That may be part of the reason there hasn't been a similar class-action suit filed against the NHL, at least not yet. Guaranteed contracts help the cause, too.

Stu Grimson racked up 2,113 penalty minutes in a 729-game NHL career that ended because he couldn't fight off the symptoms from the last blow to the head he received. He estimates that he suffered dozens of concussions as an NHL enforcer. He's also a lawyer, so if somebody was going to be contacted about a class-action lawsuit, it would be him. In his opinion, if one was coming he would have heard of it by now.

"This lawsuit levied at the NFL, we've been aware of this for some time," Grimson said on Wednesday. "I think our sport is one that has taken reasonable and in some cases aggressive measures to cut back on head trauma in the diagnosis, the treatments, the circumstances in which these injuries occur. I can't see where they've been negligent."

Still, future lawsuits remain a possibility. In May, the family of Derek Boogaard filed a wrongful-death lawsuit against the NHL. The family contends that the NHL is responsible for the physical trauma suffered by Boogaard, along with his addiction to painkillers. Boogaard died in 2011 of an accidental overdose of prescription drugs and alcohol.

Boogaard was found to have chronic traumatic encephalopathy (CTE), caused by repeated blows to the head and that's one area where sports legal analyst Eric Macramalla thinks the league might be vulnerable. The NHL still allows multiple blows to the head every time two players drop the gloves.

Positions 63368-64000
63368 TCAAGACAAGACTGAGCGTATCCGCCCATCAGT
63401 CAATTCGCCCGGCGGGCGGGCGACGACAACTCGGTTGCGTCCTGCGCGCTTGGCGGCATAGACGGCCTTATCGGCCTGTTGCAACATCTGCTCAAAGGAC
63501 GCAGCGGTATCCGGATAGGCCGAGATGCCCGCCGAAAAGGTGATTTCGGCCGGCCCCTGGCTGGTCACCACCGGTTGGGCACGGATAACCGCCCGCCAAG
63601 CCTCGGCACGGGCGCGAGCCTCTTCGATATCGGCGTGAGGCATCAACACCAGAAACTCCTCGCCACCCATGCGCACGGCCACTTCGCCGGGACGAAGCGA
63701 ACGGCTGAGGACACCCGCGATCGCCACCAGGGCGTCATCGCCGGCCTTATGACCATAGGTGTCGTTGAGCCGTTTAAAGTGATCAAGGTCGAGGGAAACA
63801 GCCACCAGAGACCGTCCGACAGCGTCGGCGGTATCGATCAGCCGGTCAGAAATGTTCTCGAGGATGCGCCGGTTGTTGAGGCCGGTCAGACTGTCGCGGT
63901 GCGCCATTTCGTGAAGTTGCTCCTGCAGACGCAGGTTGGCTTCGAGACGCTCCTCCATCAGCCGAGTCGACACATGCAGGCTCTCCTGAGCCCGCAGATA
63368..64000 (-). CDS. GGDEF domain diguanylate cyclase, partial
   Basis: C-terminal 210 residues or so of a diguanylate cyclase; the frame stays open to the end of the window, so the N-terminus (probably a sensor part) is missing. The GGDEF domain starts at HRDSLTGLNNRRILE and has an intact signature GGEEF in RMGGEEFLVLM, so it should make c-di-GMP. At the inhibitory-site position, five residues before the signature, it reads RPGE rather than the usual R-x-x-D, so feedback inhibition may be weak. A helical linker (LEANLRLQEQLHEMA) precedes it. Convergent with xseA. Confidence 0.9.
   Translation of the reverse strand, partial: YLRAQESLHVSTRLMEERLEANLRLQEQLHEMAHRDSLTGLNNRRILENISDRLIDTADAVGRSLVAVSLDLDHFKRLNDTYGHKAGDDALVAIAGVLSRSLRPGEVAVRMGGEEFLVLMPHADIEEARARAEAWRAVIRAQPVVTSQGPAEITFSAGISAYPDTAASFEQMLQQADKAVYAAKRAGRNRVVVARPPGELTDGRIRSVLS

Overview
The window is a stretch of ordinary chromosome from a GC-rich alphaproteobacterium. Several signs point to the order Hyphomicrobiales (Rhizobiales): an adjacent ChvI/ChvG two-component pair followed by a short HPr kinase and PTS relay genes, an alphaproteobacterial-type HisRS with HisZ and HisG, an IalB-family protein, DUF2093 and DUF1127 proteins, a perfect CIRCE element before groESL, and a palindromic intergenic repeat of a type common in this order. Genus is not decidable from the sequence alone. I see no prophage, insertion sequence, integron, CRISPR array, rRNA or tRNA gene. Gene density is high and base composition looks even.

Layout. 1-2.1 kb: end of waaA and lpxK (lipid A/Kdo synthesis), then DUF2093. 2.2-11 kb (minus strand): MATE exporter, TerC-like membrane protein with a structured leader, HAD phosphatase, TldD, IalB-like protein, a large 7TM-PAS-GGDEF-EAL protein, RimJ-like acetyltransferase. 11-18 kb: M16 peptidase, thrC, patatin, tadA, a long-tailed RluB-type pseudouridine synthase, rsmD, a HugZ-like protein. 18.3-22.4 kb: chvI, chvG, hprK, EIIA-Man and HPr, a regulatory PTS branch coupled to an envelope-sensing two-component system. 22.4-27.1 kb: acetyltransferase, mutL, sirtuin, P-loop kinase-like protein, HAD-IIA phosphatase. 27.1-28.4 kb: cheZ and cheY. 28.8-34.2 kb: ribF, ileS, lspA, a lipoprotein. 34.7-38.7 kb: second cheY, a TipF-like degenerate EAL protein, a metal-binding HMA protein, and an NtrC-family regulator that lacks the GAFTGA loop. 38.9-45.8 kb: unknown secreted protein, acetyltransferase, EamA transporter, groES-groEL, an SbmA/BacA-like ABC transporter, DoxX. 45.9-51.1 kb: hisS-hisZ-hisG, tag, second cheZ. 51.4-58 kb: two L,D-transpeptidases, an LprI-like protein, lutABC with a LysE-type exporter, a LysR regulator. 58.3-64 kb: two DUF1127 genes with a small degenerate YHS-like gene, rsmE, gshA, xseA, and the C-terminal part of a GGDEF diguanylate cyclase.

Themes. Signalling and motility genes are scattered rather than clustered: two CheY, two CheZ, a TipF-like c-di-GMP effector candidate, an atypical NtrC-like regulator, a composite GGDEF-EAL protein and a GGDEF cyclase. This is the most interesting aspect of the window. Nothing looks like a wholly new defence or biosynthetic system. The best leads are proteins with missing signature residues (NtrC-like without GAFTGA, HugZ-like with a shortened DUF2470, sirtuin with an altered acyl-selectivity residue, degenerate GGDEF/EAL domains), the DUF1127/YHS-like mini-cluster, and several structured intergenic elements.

If someone from the league had to stand in front of a jury and say they did all they could within the confines of the game to prevent head injuries, they might be able to do a convincing job. Except for one element of the sport.

"Fighting is a part of the fabric of the game. But it does carry with it some legal risk," said Macramalla, a partner at Gowlings, a Canadian law firm.

Considering that the league is run by executives with a background in law, Macramalla said he wouldn't be surprised to see fighting out of the game in ten years.

"The legal case against fighting is the biggest catalyst," he said.

Shanahan didn't disagree with the assessment.

"I don't focus on making my decisions with litigation in the back of my mind ... there are some hits that were acceptable in hockey five years ago, 10 years ago, 15 years ago that are no longer acceptable to the current generation of players," Shanahan said.

"Eventually the role of the position of the dedicated fighter probably will go the same direction. That's not an attack on players who have made this their primary role on their team ... if you talk to most guys employed in the '70s, '80s, '90s, 2000s and today, they would agree that that role is not what it used to be. It has to do with the evolution of the game and the safety of the game."

Safety, not avoiding litigation, remains Shanahan's focus. It's his third year in the position, and he's developed a good handle on how to deal with the inevitable backlash that comes with every decision. With two teams involved, most decisions are going to anger one of them, along with their vocal fan base. And then there are the two different camps when it comes to physicality in hockey -- the group that thinks Shanahan and the current NHL regime are taking the hitting out of hockey, and the group that thinks he isn't tough enough on hits to the head.

He's often told just how tough his job is, and brushes that off. His father is a fireman, he points out. That's tough.

He doesn't have a timetable for how long he'll keep this job, and it wouldn't be surprising to see him in a front office one day running a team. When asked whether he enjoyed his current position, it wasn't precisely the word he used.

"Um," he said with a pause. "I would say that I'm passionate about it. I really believe in being a part of the evolution of hockey. Having a respect for the history and the tradition of hockey and being a part of the evolution of the game in this century. I'm grateful I'm a part of that."